Interview with Spocka Summa
current COMMUNITY ENGAGEMENT coordinator
Spocka Summa (he/him) is a musician – visual artist – event coordinator living in Providence, RI . He’s the mind behind the ANTI ROBOT CLUB, a local events organization dedicated to the advancement of mankind through a series of social gatherings & creative campaigns. I sat down with Spocka and discussed his involvement in the Providence creative events scene, and the forces that drive him to create supportive community networks.
Asaad Miller: To jump into things, what is your title here at the Steel Yard and when did you start?
Spocka Summa: Yeah, my title is Community Engagement Coordinator, and I started in April 2022.
AM: So you’re a recent addition! As far as you understand it, what does your position entail?
SS: My understanding of the position is that I am communicating with various organizations and individuals that make requests to use the space here at the Steel Yard: everything from family or community oriented events to more commercial events. I check through the submissions and bring in people and groups that we feel align with the space. I really have to consider who fits our mission and what capacity we have to support them.
AM: What were you doing before joining us at the Steel Yard? How did those previous roles affect how you approached this position?
SS: Well, I was and currently am a visual artist and musician, in addition to being an event coordinator here in Providence. So I’m still doing what I was doing before the Steel Yard. As for how those roles affected my approach to this position, it’s honestly one in the same. This job is in perfect alignment with what I’m doing already. The transition was pretty fluid and seamless.
AM: In regards to your general capacity, you seem to always be making moves and involved in happenings across the city. You’re basically running at high speed! Where do you find that spark – that drive – to be as involved as you are?
SS: My drive comes from the curiosity thats inherent in, and necessary for, creating, and wanting to see how my creations are received and processed by audiences. I like to create consistently and regularly, so being able to view the response of the people who take in my creations feels very helpful and fulfilling. As a Black artist, Ive always been thinking about the lack of resources that are available for artists; a lot of the things I do are to fill those voids that I notice.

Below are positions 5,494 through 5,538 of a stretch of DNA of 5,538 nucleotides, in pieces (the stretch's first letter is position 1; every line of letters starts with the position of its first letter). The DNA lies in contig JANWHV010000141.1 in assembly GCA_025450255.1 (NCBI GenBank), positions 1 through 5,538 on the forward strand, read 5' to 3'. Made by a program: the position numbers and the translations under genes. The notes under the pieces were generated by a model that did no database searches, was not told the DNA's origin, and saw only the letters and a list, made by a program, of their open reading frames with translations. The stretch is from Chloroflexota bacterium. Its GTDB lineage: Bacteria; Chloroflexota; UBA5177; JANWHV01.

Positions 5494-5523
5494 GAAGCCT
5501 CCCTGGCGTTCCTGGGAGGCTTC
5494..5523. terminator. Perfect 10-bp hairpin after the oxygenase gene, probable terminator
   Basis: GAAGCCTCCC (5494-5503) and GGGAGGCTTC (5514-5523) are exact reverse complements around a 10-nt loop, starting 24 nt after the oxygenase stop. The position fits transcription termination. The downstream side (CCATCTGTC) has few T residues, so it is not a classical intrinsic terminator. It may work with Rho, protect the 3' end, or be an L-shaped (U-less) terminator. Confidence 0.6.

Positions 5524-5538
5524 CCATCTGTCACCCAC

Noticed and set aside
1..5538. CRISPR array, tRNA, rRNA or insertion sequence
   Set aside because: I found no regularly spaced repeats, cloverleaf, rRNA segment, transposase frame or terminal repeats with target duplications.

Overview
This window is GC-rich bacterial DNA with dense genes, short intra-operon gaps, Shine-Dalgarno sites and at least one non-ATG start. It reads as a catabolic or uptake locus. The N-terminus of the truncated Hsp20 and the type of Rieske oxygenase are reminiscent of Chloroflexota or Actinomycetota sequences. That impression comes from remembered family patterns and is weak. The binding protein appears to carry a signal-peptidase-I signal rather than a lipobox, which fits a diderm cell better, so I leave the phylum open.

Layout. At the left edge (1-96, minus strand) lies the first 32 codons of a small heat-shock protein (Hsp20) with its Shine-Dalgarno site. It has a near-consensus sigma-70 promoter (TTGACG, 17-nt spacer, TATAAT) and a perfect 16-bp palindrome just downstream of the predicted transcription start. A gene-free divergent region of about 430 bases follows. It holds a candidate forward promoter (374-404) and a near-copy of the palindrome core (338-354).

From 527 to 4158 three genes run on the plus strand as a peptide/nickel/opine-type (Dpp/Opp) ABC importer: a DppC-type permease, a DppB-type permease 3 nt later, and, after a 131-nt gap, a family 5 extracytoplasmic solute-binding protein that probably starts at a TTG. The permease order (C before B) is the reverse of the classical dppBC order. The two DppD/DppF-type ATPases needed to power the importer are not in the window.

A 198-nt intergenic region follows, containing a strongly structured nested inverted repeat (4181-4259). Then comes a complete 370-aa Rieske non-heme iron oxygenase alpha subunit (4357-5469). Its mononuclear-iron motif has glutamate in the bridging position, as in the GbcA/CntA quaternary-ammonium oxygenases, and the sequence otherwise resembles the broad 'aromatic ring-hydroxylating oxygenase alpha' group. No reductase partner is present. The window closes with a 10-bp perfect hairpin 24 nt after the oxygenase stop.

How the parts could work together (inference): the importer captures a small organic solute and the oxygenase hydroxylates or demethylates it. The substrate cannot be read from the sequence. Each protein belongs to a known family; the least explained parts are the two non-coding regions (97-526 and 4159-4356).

AM: That’s very much relatable. What was the push that got you into organizing and hosting events?
SS: Like I mentioned, that push or that drive is born out of not having the resources I needed when I was getting established. Realizing that if I didnt have what I needed, there were almost definitely other makers and creators in my exact position. I would like to think that I’m a good pick to help increase access to creative resources through events and potentials for networking.
AM: One of your creations is the ANTI ROBOT CLUB, which most people have almost definitely seen or heard of, in passing at the very least. What was the inspiration behind ANTI ROBOT CLUB? Do you see any parallels between the ethos of ARC and that of the Steel Yard?
SS: ARC is the idea of encouraging people to not automate what they make and how they interact with people. I don’t want people to lose sight of creating with your hands and being involved with that process of trial–error; I want people to get involved. As we live in a world filled with technology and cant truly separate ourselves from it, I want to emphasize a mix of both tech and analogue processes. It’s always good to get your hands dirty, and I feel creatives shouldn’t lose sight of that. So in regards to any parallels, I feel that ARC directly aligns with the Steel Yard and their emphasis on industrial arts and making things tangible. That’s what it’s about in a workshop: touching clay, working metals, using tools to form and create. That’s what ARC is about: creating physical space for people to build and interact, and not just behind a screen. ARC is meant to be an opportunity to give voice to our own systems of how we create, that aren’t part of the monoculture as it exists.
AM: What do you want to see this position become? What mark do you want to put on the Steel Yard and its culture?
SS: I want to see this role become a means of providing accessible space to the artists and creatives that often have to do without in the community. I wanna see the Yard become even more welcoming space to individuals that need space, resources, and networks. Even if someone just wants to sit on the grass and write for the day, I want it to be a space for opportunity and potential!
NOW FOR SOME NON-JOB RELATED STUFF!
Any books you’ve been enjoying lately?
Yeah! I just picked up The Memory Police, by Yōko Ogawa. It’s basically centering around a dystopian world where they regulate the way people think. Its a follow-up to my reading of 1984. Ive been really into the dystopia and steampunk elements in stories like these. A lot of it feels topical.
Favorite beach in Rhode Island?
I *just* became a beach person, actually, so I dont have a particular favorite. I just follow my wife’s lead on which beach to go to.
Some of my favorites are A Beautiful Mind, The Magician, and The Game. Oh! Cant forget Mr. Brooks either.
Excited for baby number 2?
Oh 100%. I got some things figured out from the first one, but honestly? You can only plan so much.
No context: Bowl or Plate?
Definitely bowl. Makes things easier to eat! Whatever you wanna do on a plate, you can easily do on a bowl. They’re versatile, and I love a wide, low bowl. They’re just straight to the point.